Of course, the words earned particular notice as Florida Senate President Bill Galvano, the chief legislative force behind the highway, is actually one of Buchanan’s constituents. Galvano has maintained for a year cautions will be taken to protect the environment, including panthers.
The 140-mile roadway, planned from Polk to Collier counties, will begin construction in 2022.
Buchanan specifically called for animal-friendly overpasses and underpasses. But he said the state should not ignore alarms sounded by federal environmental officials.
“I was very concerned to see a biologist with the U.S. Fish and Wildlife Service recently warn that ‘This project would have very serious impacts on the Florida panther,’” Buchanan wrote. “That is why it is important that you take this into consideration and plan accordingly as you construct the state’s largest highway expansion in more than half a century.”
Mast backs Stuart lawsuit
Republican Rep. Brian Mast of Palm City has often tangled publicly with the U.S. Army Corps of Engineers (COE) over Lake Okeechobee water levels. By keeping them high during the dry season, Mast and other residents fear discharges of highly polluted water during the rainy season.
Also concerned were Stuart city commissioners, who unanimously voted to sue the COE for the water levels. Mast offered to help in any way he could, short of joining the lawsuit.
“I absolutely support the city reserving that right” to sue the Corps, Mast said before a news conference along the St. Lucie in downtown Stuart. “Elected officials have the right to sue if the area they’re representing is being poisoned.”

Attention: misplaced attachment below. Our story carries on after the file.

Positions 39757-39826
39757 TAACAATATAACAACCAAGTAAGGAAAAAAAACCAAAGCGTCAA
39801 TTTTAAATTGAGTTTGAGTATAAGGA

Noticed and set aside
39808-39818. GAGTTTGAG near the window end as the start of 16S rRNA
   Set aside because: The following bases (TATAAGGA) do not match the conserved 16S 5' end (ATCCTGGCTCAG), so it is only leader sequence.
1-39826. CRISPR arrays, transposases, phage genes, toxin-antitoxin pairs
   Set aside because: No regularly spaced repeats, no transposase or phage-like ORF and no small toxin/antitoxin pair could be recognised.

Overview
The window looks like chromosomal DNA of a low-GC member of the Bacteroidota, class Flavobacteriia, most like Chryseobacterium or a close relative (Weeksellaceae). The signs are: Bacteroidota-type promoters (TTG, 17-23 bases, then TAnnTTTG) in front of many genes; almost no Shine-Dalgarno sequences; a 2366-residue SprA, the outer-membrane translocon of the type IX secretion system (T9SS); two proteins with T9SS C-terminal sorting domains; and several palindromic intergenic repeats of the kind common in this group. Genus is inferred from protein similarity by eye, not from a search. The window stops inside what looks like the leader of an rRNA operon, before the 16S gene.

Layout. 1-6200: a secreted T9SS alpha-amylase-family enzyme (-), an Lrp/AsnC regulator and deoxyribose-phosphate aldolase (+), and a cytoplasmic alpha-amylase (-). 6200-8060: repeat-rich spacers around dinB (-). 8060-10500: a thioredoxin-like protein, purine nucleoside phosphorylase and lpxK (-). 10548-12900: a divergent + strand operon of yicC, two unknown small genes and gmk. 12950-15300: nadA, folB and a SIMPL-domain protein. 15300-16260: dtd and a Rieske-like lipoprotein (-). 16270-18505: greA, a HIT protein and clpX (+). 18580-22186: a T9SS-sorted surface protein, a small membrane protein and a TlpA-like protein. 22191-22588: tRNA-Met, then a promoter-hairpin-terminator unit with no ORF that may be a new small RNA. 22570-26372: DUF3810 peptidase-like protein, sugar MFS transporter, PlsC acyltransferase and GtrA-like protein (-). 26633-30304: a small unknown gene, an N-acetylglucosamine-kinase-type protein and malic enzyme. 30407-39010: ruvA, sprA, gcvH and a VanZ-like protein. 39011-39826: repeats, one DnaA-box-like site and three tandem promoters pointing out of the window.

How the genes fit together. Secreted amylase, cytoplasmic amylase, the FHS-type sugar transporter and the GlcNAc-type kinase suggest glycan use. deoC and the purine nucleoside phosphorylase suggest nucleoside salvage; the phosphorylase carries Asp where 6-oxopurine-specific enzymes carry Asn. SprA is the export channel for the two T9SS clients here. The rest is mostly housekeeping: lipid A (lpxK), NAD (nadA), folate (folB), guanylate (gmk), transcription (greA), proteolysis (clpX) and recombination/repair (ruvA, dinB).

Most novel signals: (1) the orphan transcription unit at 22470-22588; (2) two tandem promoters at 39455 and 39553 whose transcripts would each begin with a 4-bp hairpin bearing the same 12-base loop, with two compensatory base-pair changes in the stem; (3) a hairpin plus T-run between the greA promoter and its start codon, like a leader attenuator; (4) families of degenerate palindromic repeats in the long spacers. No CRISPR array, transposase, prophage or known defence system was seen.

Mast said he could not join the lawsuit because he does not have legal “standing” as a plaintiff, but offered to file a friend-of-the-court (amicus) brief. Both Mast and the commission want the COE to keep the lake level below 11 feet as they did last year.
The COE is set to keep the levels at 12 feet. Mast and the commission note there were no harmful discharges last year and they claim the chances of that occurring drop to 20 % if the lake is kept at 11 feet.
Deutch: Amend U.S. Constitution
This week marked the 10th anniversary of the historical — some say infamous — Supreme Court decision known as Citizens United. Members of Congress, mostly Democrats, have advocated action to help reverse that decision that allowed unlimited campaign spending from corporations.
Among those is Rep. Deutch, who wrote an op-ed on the NBC News website advocating for a constitutional amendment that would effectively overrule the Supreme Court. The Boca Raton Democrat said the process must begin with legislation.
“Citizens United, and the cases that followed, corrupted our elections by elevating the interests of billionaires and corporations above the concerns of American voters,” Deutch wrote. “Ten years later, we must advance our fight to put voters back in charge of Washington and restore the faith of the American people in our democracy.”